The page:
Test, Test and Test Again:
A new idea is hard for many people to accept. In the ever-changing world of teaching, it is too easy for teachers to dismiss new ideas as "yet another initiative" in an already over-initiatived system. Any technical difficulties presented by new technologies are the perfect excuse to ignore the idea, so you have to make sure that issues of workflow, technical problems etc are ironed out well before everyone gets into the training phase. We are going to run a variety of class trials by teachers who are more tech savvy, who can try to raise the technical issues which were unforeseen, and get them dealt with promptly. God knows, in the last year, I've come up with a lot of them, and it's important to overcome them, and give the technical teams time to get to grips with these issues. We assume that because they're techies this should all be easy for them, but this technology moves them largely out of their PC and network-based comfort zone, and that can be hard for them. In my case, bringing in iOS devices alongside a PC system has raised some issues (as well as hackles!), but better they're raised now than when every single student and teacher in the school is using them.
The limited class trials I'm running will be accompanied by student voice surveys to measure the initial impact of the technologies on learning. So far, I can tell you that it started as a distraction, and sometimes an obstacle whenever technical issues occurred, but students are now reporting that the technology is almost a non-issue for them, and talking about the learning opportunities they have offered, and the efficiencies they have brought into the classroom: There have been plenty of cheers for the "photograph the notes from the board rather than copy them down approach" for a start. Students have appreciated the ability to dictate notes sometimes, to share their work easily, to show work to the class through the AppleTV, and to collaborate on projects online in real time. More importantly, the students are also the best people to tell me what the problems are: Brutal honesty can be instructive, as long as I've forgotten my ego hat at home.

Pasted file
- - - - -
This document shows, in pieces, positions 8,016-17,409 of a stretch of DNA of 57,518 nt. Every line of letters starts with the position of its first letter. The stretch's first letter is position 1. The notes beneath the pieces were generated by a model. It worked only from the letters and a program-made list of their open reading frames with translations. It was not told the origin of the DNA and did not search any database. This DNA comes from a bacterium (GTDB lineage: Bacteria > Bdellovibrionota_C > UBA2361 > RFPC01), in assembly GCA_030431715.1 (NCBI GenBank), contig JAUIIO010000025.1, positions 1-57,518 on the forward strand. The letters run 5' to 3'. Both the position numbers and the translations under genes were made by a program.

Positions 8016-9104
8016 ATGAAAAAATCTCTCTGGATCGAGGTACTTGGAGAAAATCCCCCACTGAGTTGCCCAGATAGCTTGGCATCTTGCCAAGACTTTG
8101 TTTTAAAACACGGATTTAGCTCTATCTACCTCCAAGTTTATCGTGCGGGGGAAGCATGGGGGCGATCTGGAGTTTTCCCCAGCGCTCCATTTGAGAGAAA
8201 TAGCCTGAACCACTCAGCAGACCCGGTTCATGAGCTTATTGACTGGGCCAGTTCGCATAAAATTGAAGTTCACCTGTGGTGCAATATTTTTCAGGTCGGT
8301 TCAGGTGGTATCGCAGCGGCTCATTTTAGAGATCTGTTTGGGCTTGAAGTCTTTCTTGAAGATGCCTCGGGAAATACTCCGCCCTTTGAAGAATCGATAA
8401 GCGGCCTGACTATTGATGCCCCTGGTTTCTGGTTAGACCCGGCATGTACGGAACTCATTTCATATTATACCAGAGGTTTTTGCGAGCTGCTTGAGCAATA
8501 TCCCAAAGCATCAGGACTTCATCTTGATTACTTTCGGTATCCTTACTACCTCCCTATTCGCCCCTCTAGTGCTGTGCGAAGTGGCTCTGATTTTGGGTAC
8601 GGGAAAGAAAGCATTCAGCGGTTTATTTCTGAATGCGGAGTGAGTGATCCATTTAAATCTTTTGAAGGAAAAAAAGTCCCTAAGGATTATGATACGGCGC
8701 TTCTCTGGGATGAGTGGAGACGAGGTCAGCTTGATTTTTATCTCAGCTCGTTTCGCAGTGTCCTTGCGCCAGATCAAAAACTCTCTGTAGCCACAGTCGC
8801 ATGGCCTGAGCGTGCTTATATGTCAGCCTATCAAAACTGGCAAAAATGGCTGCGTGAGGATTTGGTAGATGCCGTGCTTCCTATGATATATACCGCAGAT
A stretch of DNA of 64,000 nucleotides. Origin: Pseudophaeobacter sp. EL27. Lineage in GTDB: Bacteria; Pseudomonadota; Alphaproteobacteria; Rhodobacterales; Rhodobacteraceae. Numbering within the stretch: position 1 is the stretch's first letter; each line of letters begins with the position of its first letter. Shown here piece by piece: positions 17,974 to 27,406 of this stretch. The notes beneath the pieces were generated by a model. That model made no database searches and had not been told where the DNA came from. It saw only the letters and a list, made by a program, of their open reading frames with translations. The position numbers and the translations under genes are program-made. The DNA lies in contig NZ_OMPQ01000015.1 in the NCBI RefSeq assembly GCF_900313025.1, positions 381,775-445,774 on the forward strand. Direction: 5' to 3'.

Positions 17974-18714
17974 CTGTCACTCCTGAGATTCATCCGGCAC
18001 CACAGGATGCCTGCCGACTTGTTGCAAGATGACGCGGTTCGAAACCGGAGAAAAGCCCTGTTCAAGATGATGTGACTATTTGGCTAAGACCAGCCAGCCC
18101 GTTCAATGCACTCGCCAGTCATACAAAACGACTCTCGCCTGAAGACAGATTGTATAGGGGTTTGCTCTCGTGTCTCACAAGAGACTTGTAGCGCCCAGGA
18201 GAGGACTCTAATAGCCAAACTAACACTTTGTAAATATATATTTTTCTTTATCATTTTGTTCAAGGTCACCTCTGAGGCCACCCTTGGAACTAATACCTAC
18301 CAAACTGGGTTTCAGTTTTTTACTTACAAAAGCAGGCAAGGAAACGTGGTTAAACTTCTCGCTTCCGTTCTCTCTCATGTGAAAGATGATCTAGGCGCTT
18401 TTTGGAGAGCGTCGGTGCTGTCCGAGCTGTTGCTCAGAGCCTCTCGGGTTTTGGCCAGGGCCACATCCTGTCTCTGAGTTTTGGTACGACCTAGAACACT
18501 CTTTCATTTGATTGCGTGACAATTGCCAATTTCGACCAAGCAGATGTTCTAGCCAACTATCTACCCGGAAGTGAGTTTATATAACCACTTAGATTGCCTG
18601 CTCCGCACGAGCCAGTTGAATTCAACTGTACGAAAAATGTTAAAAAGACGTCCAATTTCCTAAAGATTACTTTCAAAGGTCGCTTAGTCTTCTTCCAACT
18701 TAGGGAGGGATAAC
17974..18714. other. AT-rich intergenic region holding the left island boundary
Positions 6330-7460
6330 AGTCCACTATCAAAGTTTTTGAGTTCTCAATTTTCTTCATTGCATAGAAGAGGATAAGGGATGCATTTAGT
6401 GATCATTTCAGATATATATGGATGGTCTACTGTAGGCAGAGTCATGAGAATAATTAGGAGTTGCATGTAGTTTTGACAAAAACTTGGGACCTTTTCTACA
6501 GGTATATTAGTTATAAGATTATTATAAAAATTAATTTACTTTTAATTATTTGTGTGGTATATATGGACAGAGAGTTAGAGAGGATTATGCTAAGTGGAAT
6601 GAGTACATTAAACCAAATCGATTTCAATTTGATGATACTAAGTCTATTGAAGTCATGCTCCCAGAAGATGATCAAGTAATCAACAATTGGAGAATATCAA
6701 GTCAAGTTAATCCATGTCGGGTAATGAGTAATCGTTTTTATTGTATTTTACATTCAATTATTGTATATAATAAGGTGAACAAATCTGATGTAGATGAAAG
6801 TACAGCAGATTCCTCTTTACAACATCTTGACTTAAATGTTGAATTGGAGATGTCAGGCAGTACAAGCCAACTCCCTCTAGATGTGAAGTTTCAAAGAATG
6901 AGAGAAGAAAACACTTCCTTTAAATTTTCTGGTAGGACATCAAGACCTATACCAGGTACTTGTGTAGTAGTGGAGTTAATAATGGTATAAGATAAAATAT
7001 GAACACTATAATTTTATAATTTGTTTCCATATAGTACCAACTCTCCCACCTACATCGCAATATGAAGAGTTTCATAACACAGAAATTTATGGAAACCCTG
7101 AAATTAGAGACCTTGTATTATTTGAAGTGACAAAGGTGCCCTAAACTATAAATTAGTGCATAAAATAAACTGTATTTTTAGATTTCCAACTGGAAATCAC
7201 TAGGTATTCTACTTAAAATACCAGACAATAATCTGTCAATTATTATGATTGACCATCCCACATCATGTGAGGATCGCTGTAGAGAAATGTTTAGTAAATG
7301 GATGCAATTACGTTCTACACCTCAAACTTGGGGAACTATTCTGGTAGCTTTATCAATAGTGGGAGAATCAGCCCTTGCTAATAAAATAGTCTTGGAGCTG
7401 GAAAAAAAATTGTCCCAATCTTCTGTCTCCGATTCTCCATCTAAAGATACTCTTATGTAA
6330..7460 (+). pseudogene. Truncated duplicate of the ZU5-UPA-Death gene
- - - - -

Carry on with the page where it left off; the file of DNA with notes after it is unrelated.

We are also hoping to put together a "Dangerous Teaching" Group, a cross-curricular forum for teachers who are interested in using mobile technolog to enhance learning and student independence in their areas. I get some great ideas from Twitter which I can share with them, but they will all have ideas of their own, and the power of group collaboration will bring swift advances in our use of the technology to enhance our core activities.
Once we've tested these things in a few lessons, with a few regular classes, and evaluated the impact on learning, the next stage will be a wider trial. It will probably involve opening the wifi network to Sixth Formers, a safer option perhaps than lower down the school at first, and again they will give us plenty of evaluative data.